Dancing with strangers may be the ultimate ludic activity, almost a playful substitute for sex itself. Social norms may frown on this kind of adult frivolity, but a little more ludus might be just what we need to spice up our love lives.

4. Agape, or love for everyone

The fourth love, and perhaps the most radical, was agape or selfless love. This was a love that you extended to all people, whether family members or distant strangers. Agape was later translated into Latin as caritas, which is the origin of our word “charity.”

C.S. Lewis referred to it as “gift love,” the highest form of Christian love. But it also appears in other religious traditions, such as the idea of mettāor “universal loving kindness” in Theravāda Buddhism.

There is growing evidence that agape is in a dangerous decline in many countries. Empathy levels in the U.S. have declined sharply over the past 40 years, with the steepest fall occurring in the past decade. We urgently need to revive our capacity to care about strangers.

5. Pragma, or longstanding love

Another Greek love was the mature love known as pragma. This was the deep understanding that developed between long-married couples.

Pragma was about making compromises to help the relationship work over time, and showing patience and tolerance.

The psychoanalyst Erich Fromm said that we expend too much energy on “falling in love” and need to learn more how to “stand in love.”Pragma is precisely about standing in love—making an effort to give love rather than just receive it. With about a third of first marriages in the U.S. ending through divorce or separation in the first 10 years, the Greeks would surely think we should bring a serious dose of pragma into our relationships.

6. Philautia, or love of the self

The Greek’s sixth variety of love was philautia or self-love. And the clever Greeks realized there were two types. One was an unhealthy variety associated with narcissism, where you became self-obsessed and focused on personal fame and fortune. A healthier version enhanced your wider capacity to love.

This article is based on the author’s new book, How Should We Live? Great Ideas from the Past for Everyday Life.

The idea was that if you like yourself and feel secure in yourself, you will have plenty of love to give others (as is reflected in the Buddhist-inspired concept of “self-compassion”). Or, as Aristotle put it, “All friendly feelings for others are an extension of a man’s feelings for himself.”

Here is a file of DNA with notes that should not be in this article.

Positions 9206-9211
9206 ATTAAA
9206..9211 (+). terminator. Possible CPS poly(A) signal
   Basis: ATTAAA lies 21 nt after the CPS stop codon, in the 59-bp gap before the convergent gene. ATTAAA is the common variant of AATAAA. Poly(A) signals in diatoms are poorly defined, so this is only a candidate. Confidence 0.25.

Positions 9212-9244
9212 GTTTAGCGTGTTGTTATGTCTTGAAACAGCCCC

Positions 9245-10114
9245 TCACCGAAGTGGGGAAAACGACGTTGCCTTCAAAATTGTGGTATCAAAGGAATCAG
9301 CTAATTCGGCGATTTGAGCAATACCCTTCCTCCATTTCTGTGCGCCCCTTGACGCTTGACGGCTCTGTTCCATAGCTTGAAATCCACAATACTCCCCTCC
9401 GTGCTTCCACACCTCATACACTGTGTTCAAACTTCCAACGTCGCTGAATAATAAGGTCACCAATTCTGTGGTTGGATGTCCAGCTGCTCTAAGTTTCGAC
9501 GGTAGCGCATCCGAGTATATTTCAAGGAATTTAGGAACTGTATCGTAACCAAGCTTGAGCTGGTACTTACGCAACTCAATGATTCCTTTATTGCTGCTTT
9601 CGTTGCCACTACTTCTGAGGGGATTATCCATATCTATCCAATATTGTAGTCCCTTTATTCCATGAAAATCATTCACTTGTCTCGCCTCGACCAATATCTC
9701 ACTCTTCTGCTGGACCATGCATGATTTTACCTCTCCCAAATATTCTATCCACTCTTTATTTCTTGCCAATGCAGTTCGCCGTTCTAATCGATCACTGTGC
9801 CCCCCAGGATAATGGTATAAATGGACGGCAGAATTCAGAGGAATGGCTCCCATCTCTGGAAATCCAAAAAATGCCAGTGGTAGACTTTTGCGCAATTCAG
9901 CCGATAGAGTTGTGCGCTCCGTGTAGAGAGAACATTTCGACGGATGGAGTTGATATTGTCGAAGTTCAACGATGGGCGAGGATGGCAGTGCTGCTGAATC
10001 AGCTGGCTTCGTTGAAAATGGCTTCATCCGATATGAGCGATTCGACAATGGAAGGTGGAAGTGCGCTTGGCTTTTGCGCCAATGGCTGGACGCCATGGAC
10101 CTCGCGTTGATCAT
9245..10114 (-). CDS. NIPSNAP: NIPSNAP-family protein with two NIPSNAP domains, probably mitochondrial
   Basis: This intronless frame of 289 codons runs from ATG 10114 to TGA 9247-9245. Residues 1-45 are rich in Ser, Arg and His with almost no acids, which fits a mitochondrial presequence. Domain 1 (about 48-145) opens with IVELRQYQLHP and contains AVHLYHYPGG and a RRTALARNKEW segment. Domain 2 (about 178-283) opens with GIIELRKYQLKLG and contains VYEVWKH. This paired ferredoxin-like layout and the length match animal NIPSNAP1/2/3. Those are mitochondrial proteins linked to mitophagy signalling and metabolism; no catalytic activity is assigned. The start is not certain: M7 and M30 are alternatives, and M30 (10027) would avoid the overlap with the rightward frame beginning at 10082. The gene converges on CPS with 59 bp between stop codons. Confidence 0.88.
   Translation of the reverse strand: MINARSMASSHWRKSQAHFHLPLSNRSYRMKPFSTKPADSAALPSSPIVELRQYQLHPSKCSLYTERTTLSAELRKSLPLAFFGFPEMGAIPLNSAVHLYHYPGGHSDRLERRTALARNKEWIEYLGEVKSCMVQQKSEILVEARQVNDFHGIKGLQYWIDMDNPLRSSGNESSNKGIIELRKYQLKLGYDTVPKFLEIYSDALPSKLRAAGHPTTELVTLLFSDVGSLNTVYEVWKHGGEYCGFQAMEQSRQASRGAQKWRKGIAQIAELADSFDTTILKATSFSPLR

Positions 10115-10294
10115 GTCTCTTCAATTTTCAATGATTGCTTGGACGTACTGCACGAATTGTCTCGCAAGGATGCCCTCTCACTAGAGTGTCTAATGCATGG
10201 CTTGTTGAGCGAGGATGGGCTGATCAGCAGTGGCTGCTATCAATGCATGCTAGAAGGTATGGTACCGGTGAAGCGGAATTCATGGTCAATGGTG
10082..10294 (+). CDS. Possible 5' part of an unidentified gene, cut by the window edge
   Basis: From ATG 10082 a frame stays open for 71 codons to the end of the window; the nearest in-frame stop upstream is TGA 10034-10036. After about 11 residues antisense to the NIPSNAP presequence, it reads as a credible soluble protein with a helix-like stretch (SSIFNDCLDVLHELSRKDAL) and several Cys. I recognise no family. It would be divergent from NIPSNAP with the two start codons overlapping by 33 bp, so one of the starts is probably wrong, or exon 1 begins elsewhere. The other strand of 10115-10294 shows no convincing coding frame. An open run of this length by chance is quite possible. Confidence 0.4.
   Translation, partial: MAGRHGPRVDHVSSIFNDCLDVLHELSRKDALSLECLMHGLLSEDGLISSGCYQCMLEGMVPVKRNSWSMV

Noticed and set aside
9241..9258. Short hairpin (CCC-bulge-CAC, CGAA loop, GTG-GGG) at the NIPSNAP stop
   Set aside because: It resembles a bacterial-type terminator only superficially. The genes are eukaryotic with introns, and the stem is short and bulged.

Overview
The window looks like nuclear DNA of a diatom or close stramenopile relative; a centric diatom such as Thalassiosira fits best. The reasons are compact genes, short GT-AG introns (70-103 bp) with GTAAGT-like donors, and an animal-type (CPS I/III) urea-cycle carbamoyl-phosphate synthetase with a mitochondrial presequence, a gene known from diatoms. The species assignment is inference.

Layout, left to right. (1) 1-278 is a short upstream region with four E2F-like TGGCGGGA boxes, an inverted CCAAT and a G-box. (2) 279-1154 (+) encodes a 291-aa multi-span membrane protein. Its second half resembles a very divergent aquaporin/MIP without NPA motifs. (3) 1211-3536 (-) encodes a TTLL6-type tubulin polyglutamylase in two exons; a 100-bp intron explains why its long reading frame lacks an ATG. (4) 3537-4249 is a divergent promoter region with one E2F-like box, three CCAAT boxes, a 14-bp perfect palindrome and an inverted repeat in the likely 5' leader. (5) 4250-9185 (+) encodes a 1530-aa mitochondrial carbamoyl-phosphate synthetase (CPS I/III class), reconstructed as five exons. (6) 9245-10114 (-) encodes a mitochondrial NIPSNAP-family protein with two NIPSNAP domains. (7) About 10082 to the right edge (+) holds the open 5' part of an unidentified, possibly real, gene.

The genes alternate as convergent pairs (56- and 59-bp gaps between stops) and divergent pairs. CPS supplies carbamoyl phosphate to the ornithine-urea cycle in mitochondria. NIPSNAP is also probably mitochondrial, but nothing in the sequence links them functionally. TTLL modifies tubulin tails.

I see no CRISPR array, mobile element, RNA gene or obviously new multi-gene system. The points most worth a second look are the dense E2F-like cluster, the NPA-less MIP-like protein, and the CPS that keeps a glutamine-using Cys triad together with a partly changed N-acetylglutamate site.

The ancient Greeks found diverse kinds of love in relationships with a wide range of people—friends, family, spouses, strangers, and even themselves. This contrasts with our typical focus on a single romantic relationship, where we hope to find all the different loves wrapped into a single person or soul mate. The message from the Greeks is to nurture the varieties of love and tap into its many sources. Don’t just seek eros, but cultivate philia by spending more time with old friends, or develop ludusby dancing the night away.

Moreover, we should abandon our obsession with perfection. Don’t expect your partner to offer you all the varieties of love, all of the time (with the danger that you may toss aside a partner who fails to live up to your desires). Recognize that a relationship may begin with plenty oferos and ludus, then evolve toward embodying more pragma or agape.

The diverse Greek system of loves can also provide consolation. By mapping out the extent to which all six loves are present in your life, you might discover you’ve got a lot more love than you had ever imagined—even if you feel an absence of a physical lover.

It’s time we introduced the six varieties of Greek love into our everyday way of speaking and thinking. If the art of coffee deserves its own sophisticated vocabulary, then why not the art of love?

Roman Krznaric is an Australian cultural thinker and cofounder of The School of Life in London. This article is based on his new book, How Should We Live? Great Ideas from the Past for Everyday Life (BlueBridge). His website and he tweets at @romankrznaric.

The Confidence Code, by Katty Kay and Claire Shipman

Dear clients, I think you might really like to know about this gem of a book for your daughters or for yourself.
I can’t say enough about what I learned from this book. I am buying five copies to lend and to give to my friends, colleagues and clients. If you have twentysomething daughters, buy this book! My 24-year-old daughter and her best friend are getting copies for sure.

It is a well-researched, highly readable discussion of what confidence really consists of, how we might have self-love and still lack confidence, and also ways TO DEVELOP MORE CONFIDENCE in ways that feel right to us.
My one sort of crazy wish is that the authors could have aimed this book at men as well as women – because true confidence is a problem for the men in my practice (and life) as well. Even though it’s clear that much needs to be said about the confidence gap between men and women, I find myself wanting to recommend this book for men who themselves struggle with confidence. For such men, many of these themes apply, and yet they are unlikely to read the book. I’ll just say, there is a ton of well-researched information in this book that should not be missed.  Okay, I’ll stop, I’m gushing.